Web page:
The old approaches to retirement planning don't work for many women. Edward Jones is helping change that
In the midst of the COVID-19 pandemic, Edward Jones teamed up with Age Wave to launch the Four Pillars of the New Retirement thought leadership study in the US and Canada. The two companies believe the study, which surveyed 1,000 Canadians, will help women to save for, and thrive in, retirement.
According to Nicole Ewing, senior strategist, advice and guidance at Edward Jones Canada, the study highlighted the "interconnectedness" of the four pillars of the new retirement: health, family, purpose, and finances.
“We see that those pillars shift in retirement, and that they’re all really essential to a successful retirement,” she said.
She said social relationships and a sense of purpose can “dramatically impact health,” and health care costs are a constant financial worry for many of those in retirement.
“Yet, at the same time, financial stress can impact health negatively,” she said. “So, each pillar influences the other, and together they mutually reinforce each other.”
As Ewing and the team at Edward Jones think about the study and what it revealed, she said it really helps them to understand how they can help clients into and through retirement.
“It reinforced that our holistic approach is really the necessary approach,” she said.
The study showed that women generally want financial flexibility and peace of mind, Ewing said, and 78% of women, who are currently retired, see spending time with loved ones as their greatest purpose in retirement. She added women are also 16% more likely to find purpose in giving back or being generous in retirement.
Ewing shared that one of the biggest worries women have is outliving their savings in retirement, as women tend to outlive their male partners by an average of four years.
She added it is important to acknowledge there are financial challenges women may face that men may not, such as longer life expectancy, higher rates of widowhood, and the wage gap (which can impact both retirement savings and pension accumulation).
“Combine that with potentially fewer earning years if they were the primary caregivers in their family – there are different needs and different impacts,” she said. “It’s important that when we look at retirement planning for women, that we’re not using assumptions that don’t apply.”
She believes that by using the four pillars, financial advisors will be in a better position to be the financial guide clients are asking for, especially women.
Ewing was recently a moderator at a Women in Wealth Management event, where she discussed women and retirement with four Edward Jones employees from across Canada: Andrea Andersen, Western Canada Area Leader; Joe Joseph, a financial advisor out of Mississauga, Ont.; Scarlett Pan, a financial advisor from Vancouver, BC; and Erin Roy, financial advisor and Toronto Area Leader.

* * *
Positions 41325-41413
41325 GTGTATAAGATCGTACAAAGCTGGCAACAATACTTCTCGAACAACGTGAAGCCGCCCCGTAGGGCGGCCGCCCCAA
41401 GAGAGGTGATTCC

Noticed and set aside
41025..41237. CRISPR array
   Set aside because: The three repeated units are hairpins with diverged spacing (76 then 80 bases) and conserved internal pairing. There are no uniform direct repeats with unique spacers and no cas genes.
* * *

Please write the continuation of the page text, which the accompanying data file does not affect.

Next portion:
Andersen said financial advisors need to be able to help their clients to understand the choices they’re making, and what impact their choices could have in the future, particularly women who aren’t involved in their families' finances.
“If they come to us, and we have the opportunity to share with them what is going on, and what their goals look like, and what the choices are that they’re making, and the impact, that’s great, but if they don’t see a financial advisor that’s where we can see some issues,” she said.
Joseph points out that, according to Edward Jones’ survey, 64% of women want to support their loved ones, but the biggest fear for many is becoming a burden to their families. He said, this means there is always a trade off between these opposing goals.
“But to me, these don’t need to be mutually exclusive. When planning for their retirement, I take special care to address these competing goals, so I can demonstrate the trade off when choosing one against the other,” he said, adding this will help them to balance their own financial health, as well as that of their loved ones.
The key to Joseph is a comprehensive retirement strategy that will help them to make the right decisions that are grounded in their family values and will lend them a sense of confidence.
Ultimately, for Roy the key is to be understanding about what’s important to the client.
“As advisors, we need to be interested, not interesting,” said Roy. “The focus needs to be on being interested in the real lives, and the real priorities of our clients, and devoting ourselves in an authentic way to understanding what matters most to them.”